That night I had a major score. I have since before the breakwater to make a booking with an Airbnb in the area, figuring it was late, and would like to see the place in full daylight in the morning… and the woman I had made the pending booking with never responded. So I called Airbnb to try to cancel. I told them that it was getting late, and I couldn’t afford to wait much longer for her to respond because I was a good 2 1/2 hours away from my place and the sun was going down and I was tired… basically worried that it wouldn’t be safe to drive (no lights along those roads, and I’m starting to loose my night vision). Basically I said, “If I’m going to have to drive back I need to start now” …. Happily, they not only cancelled the request, but they told me that if I could find a decent hotel for the night they would reimburse me for the cost up to $150. So I stayed at the Holiday Inn on their dime…. Score!

That night, I took the shoes, the socks, the pants, into the shower and tried to wash them clean. I kept wringing out the socks and this black water kept coming out. Even after, and I used shampoo, the stuff still stunk. Took them home the next day and put them through the wash….

Goats on a Roof: Old Country Market, Coombs B.C.

Because there are goats on the roof do I need another reason??

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As a kid, for many summers in a row, my mom used to take us to Door County in Wisconsin (its the peninsula that sticks into the lake) where there’s a Swedish restaurant called Al Johnson’s that also has goats on the roof… so this was nostalgic for me. Only this is a massive market (with a pretty amazing selection of foreign foods), as well as a lot of cool looking stuff.

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Just off to the side of it is a collection of tourist traps if ever there was one — loaded up with with massively overpriced stuff from China 

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Tofino, Vancouver Island, B.C.

Think Pacific Ocean, surfers, sailing, beautiful vistas and amazing restaurants

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Two things made me want to check this place out: firstly, it was one of the few places on Vancouver Island that was supposed to have good restaurants (according to Yelp), and I judge places by how well they eat. Secondly, two friends of mine, a married couple, had been here about ten years ago, and had loved it, and insisted I needed to make sure I saw it before leaving the island. My friend Tom came with me — it was a four hour drive from where I was staying, and both of us agreed that Tofino was amazing! Next time I come this way I’ll rent a place there for an extended stay.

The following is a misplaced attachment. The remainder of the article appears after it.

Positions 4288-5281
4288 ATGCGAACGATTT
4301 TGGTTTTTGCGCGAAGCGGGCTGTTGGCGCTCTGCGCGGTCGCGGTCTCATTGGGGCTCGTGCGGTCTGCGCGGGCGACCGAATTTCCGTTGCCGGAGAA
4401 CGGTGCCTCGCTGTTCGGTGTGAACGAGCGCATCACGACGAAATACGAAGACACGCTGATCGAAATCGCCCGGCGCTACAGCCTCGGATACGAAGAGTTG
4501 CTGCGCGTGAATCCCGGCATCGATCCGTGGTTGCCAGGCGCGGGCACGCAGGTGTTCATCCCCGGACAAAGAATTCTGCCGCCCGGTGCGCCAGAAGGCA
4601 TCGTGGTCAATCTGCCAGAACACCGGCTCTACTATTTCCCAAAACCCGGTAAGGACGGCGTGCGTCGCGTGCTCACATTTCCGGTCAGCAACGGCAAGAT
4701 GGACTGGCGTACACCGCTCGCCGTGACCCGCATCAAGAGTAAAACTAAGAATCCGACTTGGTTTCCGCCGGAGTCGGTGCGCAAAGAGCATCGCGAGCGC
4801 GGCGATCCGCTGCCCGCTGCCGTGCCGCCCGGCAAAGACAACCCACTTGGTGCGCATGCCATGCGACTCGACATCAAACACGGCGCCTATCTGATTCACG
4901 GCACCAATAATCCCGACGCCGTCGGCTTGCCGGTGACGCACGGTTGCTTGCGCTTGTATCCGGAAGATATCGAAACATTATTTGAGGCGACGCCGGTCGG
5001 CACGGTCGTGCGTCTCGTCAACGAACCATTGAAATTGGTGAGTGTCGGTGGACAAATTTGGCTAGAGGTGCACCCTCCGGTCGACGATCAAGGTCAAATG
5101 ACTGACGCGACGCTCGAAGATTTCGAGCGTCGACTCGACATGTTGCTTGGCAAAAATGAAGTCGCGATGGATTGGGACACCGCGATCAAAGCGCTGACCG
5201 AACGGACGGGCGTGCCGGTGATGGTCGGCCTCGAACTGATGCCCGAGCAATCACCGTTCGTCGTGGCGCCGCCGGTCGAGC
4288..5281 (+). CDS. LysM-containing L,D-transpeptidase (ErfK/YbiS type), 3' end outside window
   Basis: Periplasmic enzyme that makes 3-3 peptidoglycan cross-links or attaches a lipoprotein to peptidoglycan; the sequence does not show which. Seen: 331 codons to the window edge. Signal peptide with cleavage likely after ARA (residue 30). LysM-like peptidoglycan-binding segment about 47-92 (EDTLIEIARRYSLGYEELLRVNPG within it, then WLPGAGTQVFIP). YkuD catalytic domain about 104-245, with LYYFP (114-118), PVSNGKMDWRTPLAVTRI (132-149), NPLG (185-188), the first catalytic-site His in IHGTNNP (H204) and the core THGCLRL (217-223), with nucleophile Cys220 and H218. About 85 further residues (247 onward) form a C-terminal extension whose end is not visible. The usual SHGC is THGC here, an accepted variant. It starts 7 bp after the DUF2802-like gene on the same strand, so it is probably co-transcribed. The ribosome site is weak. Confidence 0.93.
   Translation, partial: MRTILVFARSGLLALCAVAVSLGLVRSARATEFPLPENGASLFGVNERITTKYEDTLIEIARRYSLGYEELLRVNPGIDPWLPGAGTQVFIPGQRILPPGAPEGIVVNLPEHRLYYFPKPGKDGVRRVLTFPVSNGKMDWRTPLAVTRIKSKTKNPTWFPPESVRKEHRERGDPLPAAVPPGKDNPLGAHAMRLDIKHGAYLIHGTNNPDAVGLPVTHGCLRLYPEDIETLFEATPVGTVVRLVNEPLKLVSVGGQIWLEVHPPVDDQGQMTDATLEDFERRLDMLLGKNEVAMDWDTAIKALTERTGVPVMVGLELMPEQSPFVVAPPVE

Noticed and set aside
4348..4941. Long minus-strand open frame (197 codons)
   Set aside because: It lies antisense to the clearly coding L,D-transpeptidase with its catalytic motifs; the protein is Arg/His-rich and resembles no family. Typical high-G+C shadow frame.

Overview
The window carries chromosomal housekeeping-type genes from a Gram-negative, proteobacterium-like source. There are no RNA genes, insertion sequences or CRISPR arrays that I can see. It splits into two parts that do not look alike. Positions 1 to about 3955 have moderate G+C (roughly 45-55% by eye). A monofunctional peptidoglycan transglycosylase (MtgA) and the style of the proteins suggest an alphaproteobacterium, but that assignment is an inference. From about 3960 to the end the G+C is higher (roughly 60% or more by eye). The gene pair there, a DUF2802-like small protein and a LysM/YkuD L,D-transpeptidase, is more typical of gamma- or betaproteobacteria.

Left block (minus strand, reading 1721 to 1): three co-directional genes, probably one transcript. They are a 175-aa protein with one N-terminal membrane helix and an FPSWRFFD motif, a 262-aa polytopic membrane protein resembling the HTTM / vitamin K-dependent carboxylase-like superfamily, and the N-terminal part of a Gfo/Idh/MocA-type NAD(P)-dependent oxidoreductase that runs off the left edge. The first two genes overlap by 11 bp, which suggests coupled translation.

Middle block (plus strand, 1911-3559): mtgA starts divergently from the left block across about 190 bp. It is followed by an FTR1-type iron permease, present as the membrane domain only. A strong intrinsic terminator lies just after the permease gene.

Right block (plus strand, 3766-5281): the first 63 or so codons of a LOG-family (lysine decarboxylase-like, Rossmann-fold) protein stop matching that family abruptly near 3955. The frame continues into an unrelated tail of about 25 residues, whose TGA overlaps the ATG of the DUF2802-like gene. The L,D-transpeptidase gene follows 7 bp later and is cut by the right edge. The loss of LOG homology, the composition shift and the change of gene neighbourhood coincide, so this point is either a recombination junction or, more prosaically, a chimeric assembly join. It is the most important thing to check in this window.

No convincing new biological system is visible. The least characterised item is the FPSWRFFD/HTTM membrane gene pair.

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(Above three pictures taken by Thomas Malone)

Wolf in the Fog: best new Canadian Restaurant, 2014 Tofino, B.C.

I found this restaurant via Yelp, and only after eating (and we were beyond happy) discovered how acclaimed it was. We ate like kings for $32 US/head (no wine).

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I found this very small restaurant on Yelp, but the location for it is completely wrong, as in the opposite side of town; so, I kept having to ask for directions in order to find it.

I HAD tried to call them, but I got an answering machine asking me to leave my name to ask for a reservation and they would call me back — don’t think so. So we walked there (Tofino isn’t a very big town), and arrived around 6pm. At first the hostess didn’t want to seat us. I however gave her my, “I don’t take no for an answer” body language, and she asked if we would be willing to sit upstairs — which is where I would have wanted to be anyway as it has the better view. When we arrive we were almost the only ones up there, and ended up at a corner table with a view of the water… perfect.

Once we had ordered, the place started to really fill up, and when we left at around 6:45 there were a line of people waiting to get in. We overheard one group of hipster types talking about how this was their third day in a row coming here, having something different every time, and they intended to come again the next day.

For dinner, We shared a chopped kale & grains salad, with nuts, seeds, freshly made cheese, & camalina oil dressing $12 CAD ($9.36US); (the image is of the 1/2 serving)
It was VERY tasty and amazingly filling. Fact is, just 1/2 of that would have sufficed as a light meal.

For my main I had cod cheeks (yes, all fish have cheeks, and they are considered to be delicacies), with clams, saffron, tomato and sofrito $16 CAD ($12.49 USD) — there was an undeclared in the menu dollop of what I think was mayonnaise on top of the dish, which I assiduously had to remove (my liver is not currently healthy) — otherwise the dish was very flavorful and I have no idea why they felt that they had to add the fat.

Tom had the grilled cornish hen with yogurt, farro, cauliflower, lemon and olives $32 CAD ($24.98 USD), all I am going to say is he was making little moaning noises as he ate it

For desert, on the suggestion of the folks sitting next to us, (who seemed like maybe they were locals — they said this was the best place town)….  we shared a butterscotch brûlée with caramelized white chocolate and raspberry gelato (I had one spoonful and Tom ate the rest) $9 CAD ($7.02)

Above 2 pictures taken by Thomas Malone